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Guerrero and other Angels make Game 3 a makeup game

The slugger redeems himself with a two-run home run in the sixth after major struggles in Game 2. Kendrick, Izturis and Fuentes also atone for stumbles.

October 20, 2009|Mike DiGiovanna

There was a redemptive quality to the Angels' 5-4 American League Championship Series Game 3 victory over the New York Yankees on Monday.

Howie Kendrick atoned for last year's division series flop with a homer, triple, single and three runs. Maicer Izturis made up for his 13th-inning error that cost the Angels Game 2 in New York with a seventh-inning sacrifice fly that gave the Angels a 4-3 lead.

Closer Brian Fuentes, who gave up a game-tying home run to Alex Rodriguez in the 11th inning Saturday night, threw a scoreless ninth Monday.

But no Angel redeemed himself more than designated hitter Vladimir Guerrero, a lightning rod for criticism from the media -- as well as Angels fans -- after going one for seven and stranding eight runners in the Game 2 loss.

His bat speed supposedly waning and his plate discipline wandering, Guerrero worked 2-0 and 3-1 counts in his first two at-bats Monday, producing a single and a walk.

Guerrero then drove a 2-2 pitch from Andy Pettitte over the wall in left field for a two-run home run in the sixth, snapping a string of 86 playoff at-bats without a homer and tying the score, 3-3.

"People were wondering why we kept him in the cleanup spot -- he proved why," Angels pitcher Jered Weaver said. "You know he's going to come up with the big hit, and he had a huge one today."

Guerrero, speaking through an interpreter, said that he made no adjustments after Game 2.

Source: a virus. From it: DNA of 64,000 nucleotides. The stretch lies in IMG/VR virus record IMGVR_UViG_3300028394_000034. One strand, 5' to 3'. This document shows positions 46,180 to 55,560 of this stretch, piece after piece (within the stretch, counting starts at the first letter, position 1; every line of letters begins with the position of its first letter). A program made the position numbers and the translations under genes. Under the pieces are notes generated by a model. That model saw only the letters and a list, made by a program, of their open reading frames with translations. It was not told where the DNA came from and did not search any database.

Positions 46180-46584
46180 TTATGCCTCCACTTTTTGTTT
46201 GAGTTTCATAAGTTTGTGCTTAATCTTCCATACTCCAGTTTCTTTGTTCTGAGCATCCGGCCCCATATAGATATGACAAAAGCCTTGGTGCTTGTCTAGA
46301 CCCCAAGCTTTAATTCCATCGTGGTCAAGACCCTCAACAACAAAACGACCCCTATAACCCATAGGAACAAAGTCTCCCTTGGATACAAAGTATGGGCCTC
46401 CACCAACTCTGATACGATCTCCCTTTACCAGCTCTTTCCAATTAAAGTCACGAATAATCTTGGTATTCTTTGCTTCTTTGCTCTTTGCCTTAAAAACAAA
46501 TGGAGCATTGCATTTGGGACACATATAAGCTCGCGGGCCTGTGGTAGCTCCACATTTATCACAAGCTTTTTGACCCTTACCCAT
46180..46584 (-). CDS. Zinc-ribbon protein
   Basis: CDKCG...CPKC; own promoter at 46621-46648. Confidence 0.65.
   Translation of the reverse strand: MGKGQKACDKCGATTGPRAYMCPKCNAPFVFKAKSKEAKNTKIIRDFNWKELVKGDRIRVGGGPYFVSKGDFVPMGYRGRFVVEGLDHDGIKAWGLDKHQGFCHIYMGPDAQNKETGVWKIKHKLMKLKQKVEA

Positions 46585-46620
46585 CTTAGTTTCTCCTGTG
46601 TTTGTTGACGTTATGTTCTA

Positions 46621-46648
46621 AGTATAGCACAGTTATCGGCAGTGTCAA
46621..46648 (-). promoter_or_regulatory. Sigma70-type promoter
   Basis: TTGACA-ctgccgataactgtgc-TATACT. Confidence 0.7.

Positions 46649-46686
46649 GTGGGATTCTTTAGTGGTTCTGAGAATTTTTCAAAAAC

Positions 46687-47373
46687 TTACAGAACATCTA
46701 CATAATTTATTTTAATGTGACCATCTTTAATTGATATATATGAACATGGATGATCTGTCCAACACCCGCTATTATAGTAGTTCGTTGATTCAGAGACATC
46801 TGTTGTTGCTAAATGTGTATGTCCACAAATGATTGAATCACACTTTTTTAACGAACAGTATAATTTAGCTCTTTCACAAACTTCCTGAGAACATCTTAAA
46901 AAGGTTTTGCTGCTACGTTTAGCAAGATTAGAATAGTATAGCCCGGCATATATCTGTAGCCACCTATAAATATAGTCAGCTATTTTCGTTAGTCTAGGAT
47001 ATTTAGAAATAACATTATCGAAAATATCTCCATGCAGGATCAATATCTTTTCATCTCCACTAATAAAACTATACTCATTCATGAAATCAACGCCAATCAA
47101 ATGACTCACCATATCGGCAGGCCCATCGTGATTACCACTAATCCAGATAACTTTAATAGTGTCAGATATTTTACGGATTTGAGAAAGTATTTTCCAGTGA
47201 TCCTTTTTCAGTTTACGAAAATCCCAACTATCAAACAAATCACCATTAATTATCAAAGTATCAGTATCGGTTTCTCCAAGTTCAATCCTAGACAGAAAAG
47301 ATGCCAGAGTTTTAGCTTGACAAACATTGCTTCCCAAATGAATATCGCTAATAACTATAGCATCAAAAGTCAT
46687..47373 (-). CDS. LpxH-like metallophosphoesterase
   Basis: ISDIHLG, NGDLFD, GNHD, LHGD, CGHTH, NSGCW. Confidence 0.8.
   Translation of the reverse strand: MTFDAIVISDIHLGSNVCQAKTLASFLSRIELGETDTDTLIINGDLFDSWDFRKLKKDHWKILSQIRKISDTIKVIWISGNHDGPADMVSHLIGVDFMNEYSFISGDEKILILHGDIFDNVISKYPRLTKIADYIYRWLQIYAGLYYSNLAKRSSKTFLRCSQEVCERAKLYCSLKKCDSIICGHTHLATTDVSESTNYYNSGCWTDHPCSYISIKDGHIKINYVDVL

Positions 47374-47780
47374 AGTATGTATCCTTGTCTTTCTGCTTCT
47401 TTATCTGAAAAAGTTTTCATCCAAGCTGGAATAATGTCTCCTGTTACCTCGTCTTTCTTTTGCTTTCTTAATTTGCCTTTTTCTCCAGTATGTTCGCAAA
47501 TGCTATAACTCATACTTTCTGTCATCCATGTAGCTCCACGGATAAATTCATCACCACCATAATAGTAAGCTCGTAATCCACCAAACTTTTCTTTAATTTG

"I stood up there the way I always stand up for the ball," Guerrero said. "You come out here every single time with a positive mind-set and try to get the job done. [Game 2] is over with. We try to look forward and forget about what happened in the past."


Weaver flies solo

Weaver did some of his best work in traffic Monday, pitching out of two-on, no-out jams in the second and fourth innings, but the right-hander grooved a few too many pitches with the bases empty.

Derek Jeter hit a 2-0 pitch for a homer to left field to open the game, Rodriguez crushed a 3-1 pitch for a homer to left field in the fourth, and Johnny Damon curled an 0-1 pitch inside the right-field foul pole for a homer in the fifth.

"I wasn't happy with how things went, but luckily the three homers were all solo shots," said Weaver, who allowed five hits in five innings. "I didn't have my good stuff today. I had no fastball command, but I was able to battle."


Short hops

In addition to Fuentes, the Angels got solid relief from Darren Oliver, who threw 1 2/3 scoreless innings, Jason Bulger, who struck out two in a scoreless 10th, and Ervin Santana, who threw a scoreless 11th for the win. . . . The walk-off win was the third in Angels' history. The others: Game 3 of the 1979 ALCS against the Orioles (Larry Harlow RBI double) and Game 4 of the 1986 ALCS over the Red Sox (Bobby Grich RBI single).


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